The record temperatures, drought, and drying of rivers and stunted growth of vegetation last summer resulted in young fish dying in overheated shrinking pools of rivers and streams, and thirsty and hungry bears and cougars coming into human habitations, resulting in their being shot or relocated to other areas similarly impacted by poor conditions for life in the forest. The impacts of human fouling waterways, streams, lakes, bays, and ocean waters with pollution from industry, from microplastics and thousands of petroleum-based toxic chemicals need attention as worthy and essential goals in the Framework.
Climate change is resulting in more unpredictable variations in precipitation, from drought to flooding, a significant impact on the resilience and ecological limits of species found in the various ecosystems. Life on land ecosystems interacts with life in marine ecosystems in dynamic and interlocking ways. The Framework needs to explain the importance of the water cycle for both natural and human survival, and its approach to ensuring the continuing availability of clean water in an era of global heating and increased droughts.
6. Benchmarks Ignored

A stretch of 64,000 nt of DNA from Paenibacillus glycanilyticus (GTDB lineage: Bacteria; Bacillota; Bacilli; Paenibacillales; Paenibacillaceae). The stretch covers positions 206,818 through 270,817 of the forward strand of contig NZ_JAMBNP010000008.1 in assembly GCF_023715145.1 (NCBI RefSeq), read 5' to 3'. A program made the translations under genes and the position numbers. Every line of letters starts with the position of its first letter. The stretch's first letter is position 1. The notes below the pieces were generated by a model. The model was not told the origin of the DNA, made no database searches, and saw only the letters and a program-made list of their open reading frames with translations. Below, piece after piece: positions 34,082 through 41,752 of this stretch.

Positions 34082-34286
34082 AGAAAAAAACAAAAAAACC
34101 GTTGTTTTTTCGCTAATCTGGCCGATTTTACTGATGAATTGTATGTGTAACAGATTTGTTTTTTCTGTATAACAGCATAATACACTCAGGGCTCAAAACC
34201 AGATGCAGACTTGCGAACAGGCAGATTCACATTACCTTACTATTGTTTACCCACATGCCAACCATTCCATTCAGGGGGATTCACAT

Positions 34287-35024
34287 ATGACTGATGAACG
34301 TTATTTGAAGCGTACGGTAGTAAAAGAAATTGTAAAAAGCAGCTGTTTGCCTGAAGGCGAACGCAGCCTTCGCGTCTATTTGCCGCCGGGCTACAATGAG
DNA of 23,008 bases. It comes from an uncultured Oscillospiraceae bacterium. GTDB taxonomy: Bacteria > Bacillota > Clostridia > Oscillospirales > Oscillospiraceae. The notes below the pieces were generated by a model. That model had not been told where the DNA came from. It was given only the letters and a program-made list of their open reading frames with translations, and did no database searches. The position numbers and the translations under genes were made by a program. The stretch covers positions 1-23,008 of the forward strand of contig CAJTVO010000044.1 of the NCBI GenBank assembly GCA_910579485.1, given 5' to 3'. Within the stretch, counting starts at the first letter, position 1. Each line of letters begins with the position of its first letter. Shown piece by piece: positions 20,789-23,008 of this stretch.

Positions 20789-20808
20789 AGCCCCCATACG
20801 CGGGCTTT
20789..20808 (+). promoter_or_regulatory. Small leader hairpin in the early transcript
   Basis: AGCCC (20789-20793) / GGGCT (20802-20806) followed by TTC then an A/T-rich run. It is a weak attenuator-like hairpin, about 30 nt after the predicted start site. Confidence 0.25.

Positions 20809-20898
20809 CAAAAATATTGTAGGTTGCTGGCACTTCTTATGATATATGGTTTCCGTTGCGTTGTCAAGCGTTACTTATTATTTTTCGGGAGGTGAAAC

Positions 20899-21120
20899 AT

The Framework’s Key Terms do not define such words as ‘species’ or ‘ecology’, which are at the heart of conservation strategies. Also missing is any discussion of the differences past and present of intact versus degraded/destroyed ecosystems. For example there is no mention of the difference between an old-growth forest with thousands of different species performing various roles of autotrophs (plants, algae, lichens), heterotrophs (animals, mycorrhizal fungi), and decomposers (fungi, microbial invertebrates, bacteria and viruses) versus a 'managed forest’ of a single species of conifer, that under present conditions of clear-cutting, will not be allowed to regenerate into an old-growth forest. 150 years of human impacts (trapping, mining, logging, over-fishing, soil degradation, pollution, fossil fuel extractions) have left much of the province in a damaged state. The Framework needs to explain that we are not starting with a ‘fresh slate’, that benchmarks generally start with each new human generation (with narrowing perspectives), and that we need to develop benchmarks based on scientific data gathered from intact ecosystems such as found in ecological reserves (ERs), and not from ideological belief systems. Such data need to be based as closely as possible on the natural state of each intact ecosystem.